FIG. 3 shows a scanning X-ray microscope utilizing a laser plasma radiation source and a Schwarzschild optical system. This microscope-is constructed so that laser radiation emitted from a laser radiation source 20 is focused on a target 21 to produce X rays, which are imaged, through a pinhole 22 and a filter 23, on a sample 25 in a Schwarzschild optical system 24, and the X rays transmitted through the sample 25 are detected by a detector 26. Reference numeral 27 denotes a scanning stage for scanning the sample 25 two-dimensionally. The X-ray microscope of the type employs a compact, high-luminance laser plasma radiation source, and thus is expected to be used as a laboratory-use microscope. The Schwarzschild optical system 24, in which the surfaces of two spherical mirrors are coated with soft X-ray multilayer films, is capable of imaging soft X-rays of particular wavelength with a spatial resolving power as high as about 50 nm.

Of the microscopes mentioned above, the scanning X-ray microscope has the feature that the transmitted microscope image of the sample can be obtained with a high resolving power defined by the optical system, irrespective of the spatial resolving power of the detector. The detection of photoelectrons and scattered X rays in addition to transmitted X rays makes it possible to secure the microscope images of various data (for example, data of particular protein contained in the sample) except for the transmitted X-ray image of the sample. Further, there is the advantage that the use of the laser plasma radiation source leads to a compact system excellent in function.

Since soft X rays are considerably absorbed into the air, it is necessary to incorporate an optical system, such as the scanning X-ray microscope, in a vacuum as shown in FIG. 3. For means of supporting the optical system, there is a manipulator attached to a vacuum flange and a stage mounted directly to a vacuum chamber, with which optical alignment is performed.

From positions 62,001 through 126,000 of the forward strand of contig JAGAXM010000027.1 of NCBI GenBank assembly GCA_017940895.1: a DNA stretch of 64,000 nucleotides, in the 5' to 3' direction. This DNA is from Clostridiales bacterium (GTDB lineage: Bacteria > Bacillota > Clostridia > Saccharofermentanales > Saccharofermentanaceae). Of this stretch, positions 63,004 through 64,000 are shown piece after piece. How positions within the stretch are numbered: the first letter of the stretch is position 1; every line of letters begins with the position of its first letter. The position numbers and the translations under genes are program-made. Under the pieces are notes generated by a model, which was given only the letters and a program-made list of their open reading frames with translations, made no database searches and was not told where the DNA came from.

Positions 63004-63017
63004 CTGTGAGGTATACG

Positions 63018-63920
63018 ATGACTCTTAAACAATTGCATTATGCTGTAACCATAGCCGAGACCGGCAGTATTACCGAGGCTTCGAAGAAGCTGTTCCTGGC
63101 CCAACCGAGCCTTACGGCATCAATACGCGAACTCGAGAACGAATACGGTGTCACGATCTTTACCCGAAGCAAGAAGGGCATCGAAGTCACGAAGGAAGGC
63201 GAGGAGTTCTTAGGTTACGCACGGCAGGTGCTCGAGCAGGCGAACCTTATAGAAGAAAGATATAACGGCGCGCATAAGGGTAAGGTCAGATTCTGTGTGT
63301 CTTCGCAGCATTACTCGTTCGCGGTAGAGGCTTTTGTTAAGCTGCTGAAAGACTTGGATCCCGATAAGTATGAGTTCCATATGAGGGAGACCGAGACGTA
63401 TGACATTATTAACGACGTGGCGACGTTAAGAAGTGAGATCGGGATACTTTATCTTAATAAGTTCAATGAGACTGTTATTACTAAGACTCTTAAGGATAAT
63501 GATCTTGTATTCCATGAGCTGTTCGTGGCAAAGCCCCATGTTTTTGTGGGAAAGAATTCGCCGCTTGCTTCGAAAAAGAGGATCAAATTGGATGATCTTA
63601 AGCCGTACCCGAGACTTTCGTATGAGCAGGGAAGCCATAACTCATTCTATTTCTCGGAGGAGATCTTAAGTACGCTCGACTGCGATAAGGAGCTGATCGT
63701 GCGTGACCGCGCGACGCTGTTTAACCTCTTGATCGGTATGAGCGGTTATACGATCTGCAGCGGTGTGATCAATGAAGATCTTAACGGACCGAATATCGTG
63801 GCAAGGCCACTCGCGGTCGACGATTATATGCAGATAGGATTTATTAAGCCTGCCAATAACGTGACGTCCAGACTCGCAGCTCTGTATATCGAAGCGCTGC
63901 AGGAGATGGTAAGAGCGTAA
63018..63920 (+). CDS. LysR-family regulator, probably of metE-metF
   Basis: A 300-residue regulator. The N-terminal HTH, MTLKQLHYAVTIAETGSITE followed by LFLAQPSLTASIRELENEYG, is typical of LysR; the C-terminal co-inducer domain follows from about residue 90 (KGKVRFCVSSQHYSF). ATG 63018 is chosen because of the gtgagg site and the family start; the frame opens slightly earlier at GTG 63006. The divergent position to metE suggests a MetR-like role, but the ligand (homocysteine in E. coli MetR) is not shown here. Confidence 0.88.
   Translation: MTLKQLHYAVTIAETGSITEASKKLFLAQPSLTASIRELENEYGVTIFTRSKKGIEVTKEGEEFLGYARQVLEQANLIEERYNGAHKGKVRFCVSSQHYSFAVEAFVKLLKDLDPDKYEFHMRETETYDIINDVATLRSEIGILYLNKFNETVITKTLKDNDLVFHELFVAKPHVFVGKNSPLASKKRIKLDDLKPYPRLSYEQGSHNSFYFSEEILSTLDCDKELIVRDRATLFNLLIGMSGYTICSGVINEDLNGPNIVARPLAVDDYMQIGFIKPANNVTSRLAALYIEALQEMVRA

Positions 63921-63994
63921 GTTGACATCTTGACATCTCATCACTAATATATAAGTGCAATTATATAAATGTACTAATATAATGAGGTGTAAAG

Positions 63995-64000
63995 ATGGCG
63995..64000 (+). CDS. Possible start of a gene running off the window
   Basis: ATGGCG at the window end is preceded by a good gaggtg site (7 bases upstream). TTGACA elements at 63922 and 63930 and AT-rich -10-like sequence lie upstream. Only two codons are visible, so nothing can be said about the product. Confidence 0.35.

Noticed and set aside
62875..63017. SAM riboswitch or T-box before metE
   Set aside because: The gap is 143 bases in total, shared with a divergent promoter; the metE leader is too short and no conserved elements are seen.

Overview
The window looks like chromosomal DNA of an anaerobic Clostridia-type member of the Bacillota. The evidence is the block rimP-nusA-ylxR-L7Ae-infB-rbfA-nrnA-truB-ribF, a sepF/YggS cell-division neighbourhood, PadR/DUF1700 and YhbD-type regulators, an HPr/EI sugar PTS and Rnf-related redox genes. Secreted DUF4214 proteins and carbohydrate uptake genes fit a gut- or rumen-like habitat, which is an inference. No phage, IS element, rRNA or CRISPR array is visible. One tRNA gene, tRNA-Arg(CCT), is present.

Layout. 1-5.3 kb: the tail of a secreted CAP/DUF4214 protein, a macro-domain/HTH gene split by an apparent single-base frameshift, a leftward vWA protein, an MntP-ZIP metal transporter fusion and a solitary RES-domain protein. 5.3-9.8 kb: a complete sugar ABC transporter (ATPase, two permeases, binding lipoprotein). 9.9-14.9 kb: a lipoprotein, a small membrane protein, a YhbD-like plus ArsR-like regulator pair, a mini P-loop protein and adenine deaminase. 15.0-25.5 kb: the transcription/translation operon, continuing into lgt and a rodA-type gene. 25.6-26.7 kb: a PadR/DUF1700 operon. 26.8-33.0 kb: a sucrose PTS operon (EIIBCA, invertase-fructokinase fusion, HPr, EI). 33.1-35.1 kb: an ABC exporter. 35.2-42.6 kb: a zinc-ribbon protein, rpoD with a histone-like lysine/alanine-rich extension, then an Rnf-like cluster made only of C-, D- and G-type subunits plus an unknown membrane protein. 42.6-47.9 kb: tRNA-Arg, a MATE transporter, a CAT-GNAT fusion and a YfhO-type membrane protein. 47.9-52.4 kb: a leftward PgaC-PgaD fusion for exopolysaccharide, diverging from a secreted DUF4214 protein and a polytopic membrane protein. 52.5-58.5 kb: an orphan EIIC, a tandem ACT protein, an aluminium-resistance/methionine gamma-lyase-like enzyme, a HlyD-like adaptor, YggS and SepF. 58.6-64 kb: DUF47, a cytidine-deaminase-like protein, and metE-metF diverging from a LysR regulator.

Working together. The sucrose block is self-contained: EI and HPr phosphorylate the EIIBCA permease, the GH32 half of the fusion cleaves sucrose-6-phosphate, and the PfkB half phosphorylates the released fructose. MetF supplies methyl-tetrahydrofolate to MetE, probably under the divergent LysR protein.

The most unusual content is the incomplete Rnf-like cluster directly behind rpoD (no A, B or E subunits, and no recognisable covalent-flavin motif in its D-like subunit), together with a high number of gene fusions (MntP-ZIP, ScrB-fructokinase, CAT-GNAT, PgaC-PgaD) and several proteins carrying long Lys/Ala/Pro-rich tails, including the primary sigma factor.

The vacuum optical system of the prior art has the problems that (a) the stages which are the mounting bases of the optical system, as shown in FIG. 4, are fixed integral with or directly to the vacuum chamber or the vacuum flange, and if evacuation is performed after the alignment in the air, as shown in FIG. 5, deformation of the vacuum chamber due to the atmospheric pressure will cause misalignment, (b) the drive of the stage for a moving mechanism lying in the vacuum chamber in a vacuum state needs a vacuum motor which provides a heat discharge and a piezoelectric (PZT) element using high voltage, and thus the entire device becomes oversized, (c) the observation with soft X rays needs a long time to attain a high vacuum necessary for a high voltage detector, such as a photomultiplier tube, and (d) a rapid air flow caused by the evacuation may break a thin film for enclosing an object for observation, an ultrathin film filter used to remove unwanted light in the soft X-ray observation, and a thin film window for taking out soft X rays from the vacuum chamber. Hence, the prior art vacuum optical system is not necessarily used favorably.